Wednesday, April 13, 2016

Blue Ocean in the Beer Industry?

Craft beer is so mainstream that it’s hard to imagine a world without it.  However as recently as a few decades ago, there were less than 100 breweries in the United States.  According to Charlie Papazin in a article, “Between 1933 and about 1982, about 700 breweries… were reduced to close to 50.” Then in the 1980s the craft beer revolution began.

Reading the “Blue Ocean Strategy” (Kim & Mauborgne, 2004) and the excerpts from The Innovator’s Dilemma (Christensen, 1997a,b), my mind immediately went to craft beer.  Although not on nearly as large scale as the companies discussed in these articles, craft beer certainly filled a major market hole in the US.  I certainly don’t see craft beer as a disruptive technology, as Christensen (1997a, p. 7) describes these as “innovations that result in worse product performance…” however the craft beer market certainly was new (at least new to that generation). And although craft beer doesn’t seamless fit into the concept of a Blue Ocean (Kim & Mauborgne, 2004), it does fit some of the major criteria.  Craft beer was not a new technology. The beer industry was already popular and successful.  However craft brewers brought additional value to the product that buyers apparently desired. Big flavor. Small-scale (at least for some craft breweries). Variety. Connection. Branching away from the big name breweries that perfected their recipes for drinkable, standardized beer, the craft beer movement has provided customers with seemingly unlimited varieties and styles of beer. And not at a discounted price (the Blue Ocean Strategy (Kim & Mauborgne, 2004) talks about Blue Oceans as offering value for a better price).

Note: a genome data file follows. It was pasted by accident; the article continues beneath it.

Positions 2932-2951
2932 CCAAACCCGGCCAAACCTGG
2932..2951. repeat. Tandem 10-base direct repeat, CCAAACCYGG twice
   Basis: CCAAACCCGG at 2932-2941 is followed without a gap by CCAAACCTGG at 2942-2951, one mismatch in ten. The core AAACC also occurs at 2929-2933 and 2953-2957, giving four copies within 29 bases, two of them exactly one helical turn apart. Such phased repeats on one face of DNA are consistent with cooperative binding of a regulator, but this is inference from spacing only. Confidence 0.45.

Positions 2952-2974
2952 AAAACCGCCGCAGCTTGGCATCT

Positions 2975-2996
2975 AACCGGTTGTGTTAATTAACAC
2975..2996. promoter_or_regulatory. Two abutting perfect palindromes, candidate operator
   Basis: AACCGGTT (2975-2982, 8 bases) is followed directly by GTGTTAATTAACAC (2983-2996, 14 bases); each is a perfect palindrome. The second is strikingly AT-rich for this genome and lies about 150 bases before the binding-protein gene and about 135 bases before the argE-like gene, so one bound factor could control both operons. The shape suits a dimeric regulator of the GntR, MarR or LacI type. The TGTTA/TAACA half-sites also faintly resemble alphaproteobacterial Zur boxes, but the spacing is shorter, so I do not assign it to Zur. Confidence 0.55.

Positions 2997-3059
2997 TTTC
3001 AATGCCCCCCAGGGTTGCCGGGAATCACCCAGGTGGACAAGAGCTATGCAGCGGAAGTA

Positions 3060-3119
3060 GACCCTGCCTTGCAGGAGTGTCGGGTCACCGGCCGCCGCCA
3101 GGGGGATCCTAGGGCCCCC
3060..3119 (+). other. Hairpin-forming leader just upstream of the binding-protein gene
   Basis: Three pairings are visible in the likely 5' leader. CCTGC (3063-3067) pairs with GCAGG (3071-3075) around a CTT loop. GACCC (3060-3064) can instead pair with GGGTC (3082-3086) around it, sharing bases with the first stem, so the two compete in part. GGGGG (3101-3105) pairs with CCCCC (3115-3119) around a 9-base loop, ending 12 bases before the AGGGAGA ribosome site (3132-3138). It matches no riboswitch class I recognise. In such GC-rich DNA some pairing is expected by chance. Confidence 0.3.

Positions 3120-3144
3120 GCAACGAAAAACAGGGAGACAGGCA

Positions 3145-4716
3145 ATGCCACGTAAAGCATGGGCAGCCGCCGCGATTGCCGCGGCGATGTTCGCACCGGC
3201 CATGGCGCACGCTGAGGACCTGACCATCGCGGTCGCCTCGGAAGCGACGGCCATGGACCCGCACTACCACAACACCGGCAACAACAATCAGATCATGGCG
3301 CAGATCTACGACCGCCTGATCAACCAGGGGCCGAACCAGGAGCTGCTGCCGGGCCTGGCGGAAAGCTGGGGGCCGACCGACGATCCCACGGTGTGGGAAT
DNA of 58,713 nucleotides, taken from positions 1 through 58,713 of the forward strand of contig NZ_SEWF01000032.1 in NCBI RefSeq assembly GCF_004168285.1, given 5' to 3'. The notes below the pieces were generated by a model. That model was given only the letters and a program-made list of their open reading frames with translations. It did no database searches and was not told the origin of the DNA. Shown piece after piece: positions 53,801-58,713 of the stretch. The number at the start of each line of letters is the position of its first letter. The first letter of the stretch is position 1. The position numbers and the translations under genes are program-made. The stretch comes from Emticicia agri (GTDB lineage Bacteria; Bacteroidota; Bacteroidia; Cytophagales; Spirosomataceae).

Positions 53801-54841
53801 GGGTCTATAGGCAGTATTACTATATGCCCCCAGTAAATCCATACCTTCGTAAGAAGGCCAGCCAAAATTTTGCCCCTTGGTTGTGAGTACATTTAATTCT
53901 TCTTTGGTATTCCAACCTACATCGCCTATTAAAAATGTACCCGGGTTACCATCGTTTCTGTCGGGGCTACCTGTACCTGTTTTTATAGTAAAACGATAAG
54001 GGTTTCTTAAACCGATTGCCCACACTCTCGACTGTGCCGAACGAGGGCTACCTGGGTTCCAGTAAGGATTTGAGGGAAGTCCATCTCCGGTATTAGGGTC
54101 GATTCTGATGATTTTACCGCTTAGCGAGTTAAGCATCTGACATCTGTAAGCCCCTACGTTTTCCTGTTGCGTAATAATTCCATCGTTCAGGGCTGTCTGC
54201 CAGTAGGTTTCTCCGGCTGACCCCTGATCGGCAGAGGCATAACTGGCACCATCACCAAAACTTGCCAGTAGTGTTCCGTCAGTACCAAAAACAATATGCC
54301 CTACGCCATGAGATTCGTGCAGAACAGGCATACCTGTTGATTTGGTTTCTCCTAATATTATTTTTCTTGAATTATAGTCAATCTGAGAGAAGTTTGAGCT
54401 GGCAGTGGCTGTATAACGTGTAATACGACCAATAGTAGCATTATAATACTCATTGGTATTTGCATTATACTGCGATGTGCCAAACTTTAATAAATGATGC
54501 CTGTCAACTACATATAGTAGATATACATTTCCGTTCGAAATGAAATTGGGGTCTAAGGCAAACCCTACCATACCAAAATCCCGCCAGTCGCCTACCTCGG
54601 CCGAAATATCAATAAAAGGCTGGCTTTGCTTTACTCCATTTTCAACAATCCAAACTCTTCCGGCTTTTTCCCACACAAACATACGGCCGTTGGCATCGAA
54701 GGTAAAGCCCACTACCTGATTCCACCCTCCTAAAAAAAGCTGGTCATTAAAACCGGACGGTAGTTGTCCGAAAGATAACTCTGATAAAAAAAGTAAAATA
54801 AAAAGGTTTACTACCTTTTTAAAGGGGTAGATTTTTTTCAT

Without the space to truly explore this topic during this blog, a number of questions arise.

First, what factors lead to the entry of craft beer into the beer industry? Could the macro breweries like Anheuser-Bush or MillerCoors have successfully branched into this market before the boom (say if they had read the Innovators Dilemma)? Apparently this substitute product was not something that these big players felt threatened by.

Second, at what scale has craft beer affected the profits of the biggest macro breweries? With companies like Anheuser-Bush buying up microbreweries (with its fifth microbrewery purchase just announced (Noel, 2016)), it would seem as though such companies are feeling pressure. If so, will buying microbreweries really allow them to gain control of that market?  I know personally, I avoid any beers bought up by companies like Anheuser-Bush, opting to purchase from the brewery down the street, which is a major allure of craft beer.

Third, at what point will the craft beer industry become saturated? It seems like every month I hear of a new brewery or supporting company (hop farm, malting company) coming to Pittsburgh, with the most recent being CNC Malting Company in Bulter, PA which I just discovered yesterday.

And finally, not having background or extensive experience in the content of this course, I wonder whether craft beer could/may not be considered a Blue Ocean or a disruptive technology for some of the reasons I mentioned above? Either way, the movement has made great strides since it reappeared in the 80s and certainly isn’t going anywhere.

Christensen, C. M. (1997a). Introduction: Why Good Companies Fail to Thrive in Fast-Moving Industries. In The Innovator's Dilemma: When New Technologies Cause Great Firms to Fail (pp. 1-19). Boston, MA: Harvard Business School Publishing.

Christensen, C. M. (1997b). Discovering New and Emerging Markets. In The Innovator's Dilemma: When New Technologies Cause Great Firms to Fail. Boston, MA: Harvard Business School Publishing.

Kim, W. C., & Mauborgne, R. (2004). Blue ocean strategy. If you read nothing else on strategy, read thesebest-selling articles., 71.

Noel, J. (2016, April 13). Anheuser-Busch buys Devils Backbone, its 8th craft brewery. Chicago Tribune. Retrieved from

Papazain, C. (2016). The Revival. Retrieved from

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